"How many times do you see a girl from Lincoln rowing?" she said. "Not that many people row, at least where I'm from."

She stuck with it because she loved being on the water and the feeling of accomplishment after a tough workout.

Ms. Thomas was good enough to attract the attention of college recruiters and likely could have earned a scholarship, but she worried about juggling academics and athletics in college, so she opted to attend Community College of Allegheny County after graduating. She plans to transfer to a four-year school after completing general education requirements.

Ms. Nix hired her after she graduated from high school as an intern for the boathouse and later introduced her to a masters rower who is a speech pathologist for UPMC.

"It's definitely good networking if you want to stay in Pittsburgh and be around successful people in Pittsburgh," she said.

Building a future

At least twice a week, Ms. McPhail gets a phone call from a coach looking for a boathouse for a team. Ms. McPhail's Robert Morris team rows from a dock attached to a bowling alley on Neville Island, a fact not overlooked by Dr. Coleman, the athletic director.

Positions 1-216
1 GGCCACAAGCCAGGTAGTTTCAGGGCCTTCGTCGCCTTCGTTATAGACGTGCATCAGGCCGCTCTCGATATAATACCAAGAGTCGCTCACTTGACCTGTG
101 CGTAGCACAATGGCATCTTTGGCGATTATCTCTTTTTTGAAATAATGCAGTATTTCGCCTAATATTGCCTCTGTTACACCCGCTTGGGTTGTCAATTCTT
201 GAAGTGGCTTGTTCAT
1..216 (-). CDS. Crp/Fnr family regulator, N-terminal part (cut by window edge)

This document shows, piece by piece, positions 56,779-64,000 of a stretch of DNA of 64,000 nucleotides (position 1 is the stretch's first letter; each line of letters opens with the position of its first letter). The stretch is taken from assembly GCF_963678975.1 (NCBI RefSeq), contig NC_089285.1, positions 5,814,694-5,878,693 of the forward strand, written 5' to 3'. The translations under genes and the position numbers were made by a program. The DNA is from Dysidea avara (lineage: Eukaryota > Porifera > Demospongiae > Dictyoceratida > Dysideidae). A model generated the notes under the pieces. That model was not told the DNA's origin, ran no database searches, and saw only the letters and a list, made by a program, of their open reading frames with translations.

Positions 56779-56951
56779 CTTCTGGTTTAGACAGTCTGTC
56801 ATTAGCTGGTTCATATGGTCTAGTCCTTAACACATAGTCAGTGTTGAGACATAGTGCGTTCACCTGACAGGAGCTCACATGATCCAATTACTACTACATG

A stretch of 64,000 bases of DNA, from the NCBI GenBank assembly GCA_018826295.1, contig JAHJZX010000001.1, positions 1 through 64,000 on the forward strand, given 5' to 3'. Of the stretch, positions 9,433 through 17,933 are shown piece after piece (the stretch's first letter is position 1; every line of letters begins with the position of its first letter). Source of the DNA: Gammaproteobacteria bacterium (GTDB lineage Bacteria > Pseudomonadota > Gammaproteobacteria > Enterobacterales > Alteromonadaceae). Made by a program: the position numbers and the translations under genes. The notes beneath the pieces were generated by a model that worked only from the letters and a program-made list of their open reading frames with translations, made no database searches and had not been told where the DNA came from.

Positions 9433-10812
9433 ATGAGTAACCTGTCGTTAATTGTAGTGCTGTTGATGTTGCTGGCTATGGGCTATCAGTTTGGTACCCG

"We pride ourselves in having outstanding facilities for our students. They really have really inadequate facilities," he said, referring to the women's rowing team. "It's time to address that."

Ms. McPhail and Dr. Coleman said a boathouse also would serve the at-large rowing community, providing access to the Ohio River that doesn't involve driving all the way to Washington's Landing on the Allegheny River, home to Three Rivers Rowing.

The proposed Neville Island facility would cost $4 million to $6 million. Robert Morris is raising money for the project.

"It just seems like a perfectly natural place for a boathouse to be," Ms. McPhail said.

McKeesport manager Dennis Pittman said his city is talking with the McKeesport YMCA about the possibility of a new facility at McKees Point Marina, complete with a boathouse.

"We would love to be able to utilize our Yough riverfront," he said. "I'm hoping we can use this as an effort to entertain and keep young people in the region."

Ms. Hockenberry is one young person who can attest to the attraction of rowing.

"You kind of learn to step back ... and just focus more on the boat and less on the world around you," she said. "Because when you're in the boat, it's the boat that matters."

Moriah Balingit: or 412-263-2533.